According to the rating agency, credit risks are highest in countries where unfavourable debt structures coincide with narrow external buffers, financing constraints on domestic banking sectors and weak debt-management capacity.
The Republic of the Congo, Mozambique and Zambia are most exposed, while Ghana, Angola and Kenya are also vulnerable but to a lesser extent.
"Sub-Saharan African sovereigns' debt has increased and affordability has deteriorated, with government debt now exceeding 50% of GDP in more than half of the sovereigns we rate in the region," said Daniela Re Fraschini, a Moody's AVP-Analyst and the report's co-author.
“At the same time, a shift in creditor bases has increased credit risks in several countries,” he added in a statement issued in Nairobi.
With countries having greater access to capital markets, issuance on domestic and international capital markets has increased and the share of borrowing from multilateral lenders has fallen, Moody’s pointed out.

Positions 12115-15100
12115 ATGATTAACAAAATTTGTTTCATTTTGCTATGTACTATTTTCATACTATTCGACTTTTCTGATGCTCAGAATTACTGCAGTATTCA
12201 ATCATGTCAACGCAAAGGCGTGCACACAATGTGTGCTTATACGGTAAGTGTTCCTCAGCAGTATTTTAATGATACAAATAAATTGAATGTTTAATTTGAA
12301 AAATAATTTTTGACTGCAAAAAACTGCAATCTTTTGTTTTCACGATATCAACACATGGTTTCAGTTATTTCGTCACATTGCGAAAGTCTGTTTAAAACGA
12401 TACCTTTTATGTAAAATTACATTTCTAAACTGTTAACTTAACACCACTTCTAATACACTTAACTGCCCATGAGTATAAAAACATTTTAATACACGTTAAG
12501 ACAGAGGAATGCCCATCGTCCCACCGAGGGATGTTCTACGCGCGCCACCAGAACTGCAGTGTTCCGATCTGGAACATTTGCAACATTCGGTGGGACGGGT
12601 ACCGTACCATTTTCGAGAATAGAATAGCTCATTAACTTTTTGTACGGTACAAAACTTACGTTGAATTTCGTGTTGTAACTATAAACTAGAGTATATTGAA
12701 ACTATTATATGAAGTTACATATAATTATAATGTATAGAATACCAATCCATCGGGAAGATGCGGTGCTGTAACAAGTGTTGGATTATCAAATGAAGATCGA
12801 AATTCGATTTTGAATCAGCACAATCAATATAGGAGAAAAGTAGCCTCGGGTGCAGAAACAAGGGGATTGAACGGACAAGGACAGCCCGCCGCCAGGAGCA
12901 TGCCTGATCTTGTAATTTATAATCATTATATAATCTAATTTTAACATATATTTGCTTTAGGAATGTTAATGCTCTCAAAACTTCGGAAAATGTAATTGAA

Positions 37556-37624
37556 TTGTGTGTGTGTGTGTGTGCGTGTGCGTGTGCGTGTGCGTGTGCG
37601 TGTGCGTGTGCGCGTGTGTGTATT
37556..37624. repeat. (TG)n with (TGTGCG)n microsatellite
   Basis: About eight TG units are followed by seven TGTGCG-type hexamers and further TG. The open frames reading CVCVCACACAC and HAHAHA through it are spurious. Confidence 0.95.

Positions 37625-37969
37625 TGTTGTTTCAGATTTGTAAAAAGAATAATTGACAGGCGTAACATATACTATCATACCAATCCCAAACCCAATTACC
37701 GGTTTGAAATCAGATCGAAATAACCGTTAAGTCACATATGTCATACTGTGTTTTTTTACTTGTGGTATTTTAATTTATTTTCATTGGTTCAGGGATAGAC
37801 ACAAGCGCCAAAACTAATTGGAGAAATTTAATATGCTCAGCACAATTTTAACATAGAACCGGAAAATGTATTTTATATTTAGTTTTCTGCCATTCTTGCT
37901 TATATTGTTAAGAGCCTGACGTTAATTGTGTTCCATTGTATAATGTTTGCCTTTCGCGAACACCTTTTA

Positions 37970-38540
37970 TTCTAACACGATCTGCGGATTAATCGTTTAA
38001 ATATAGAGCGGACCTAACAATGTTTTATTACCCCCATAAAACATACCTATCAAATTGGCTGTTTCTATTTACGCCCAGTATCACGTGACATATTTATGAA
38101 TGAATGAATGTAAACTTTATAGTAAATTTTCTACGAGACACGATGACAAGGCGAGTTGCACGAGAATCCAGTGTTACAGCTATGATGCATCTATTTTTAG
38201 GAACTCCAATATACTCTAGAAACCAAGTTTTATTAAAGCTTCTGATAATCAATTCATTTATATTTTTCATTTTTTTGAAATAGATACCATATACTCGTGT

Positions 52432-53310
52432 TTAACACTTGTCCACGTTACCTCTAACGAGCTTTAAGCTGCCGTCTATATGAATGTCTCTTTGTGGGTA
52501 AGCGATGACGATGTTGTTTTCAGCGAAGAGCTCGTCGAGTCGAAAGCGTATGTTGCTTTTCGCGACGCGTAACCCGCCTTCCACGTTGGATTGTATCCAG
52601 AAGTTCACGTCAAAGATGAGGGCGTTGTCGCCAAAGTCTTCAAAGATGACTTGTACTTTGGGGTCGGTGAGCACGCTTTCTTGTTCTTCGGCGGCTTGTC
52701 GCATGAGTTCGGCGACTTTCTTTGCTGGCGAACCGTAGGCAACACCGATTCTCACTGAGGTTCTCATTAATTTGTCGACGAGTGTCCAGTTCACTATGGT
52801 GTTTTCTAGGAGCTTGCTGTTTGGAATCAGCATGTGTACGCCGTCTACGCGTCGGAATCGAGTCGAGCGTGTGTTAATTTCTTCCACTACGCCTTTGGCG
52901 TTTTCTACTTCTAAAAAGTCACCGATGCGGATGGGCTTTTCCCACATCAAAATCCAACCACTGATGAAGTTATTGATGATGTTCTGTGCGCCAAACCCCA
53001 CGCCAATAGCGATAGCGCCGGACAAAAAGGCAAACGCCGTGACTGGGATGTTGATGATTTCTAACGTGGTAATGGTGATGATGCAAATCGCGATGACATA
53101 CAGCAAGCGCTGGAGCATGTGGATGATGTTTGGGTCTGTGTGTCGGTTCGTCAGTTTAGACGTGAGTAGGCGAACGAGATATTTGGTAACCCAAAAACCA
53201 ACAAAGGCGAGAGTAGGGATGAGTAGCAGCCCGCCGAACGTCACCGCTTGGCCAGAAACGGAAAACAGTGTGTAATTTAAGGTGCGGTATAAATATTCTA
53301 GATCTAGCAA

Although this has diversified funding sources, fostered investor scrutiny on macro-fiscal policy and provided funding for development spending, it has also increased exposure to global financing conditions, amplified foreign-currency exposures and increased refinancing risk.
At the same time, in some countries bilateral lending has shifted toward non-traditional creditors that usually offer less transparent and predictable terms.
According to the report, the domestic banking sector remains the main holder of domestic bonds and a significant portion of total government debt and its absorption capacities may be limited, especially when the sector is small relative to the sovereign's financing needs.
Improvements in debt management have not been commensurate to the risks from higher debt levels and debt structures more exposed to financing shocks, noted Moody’s.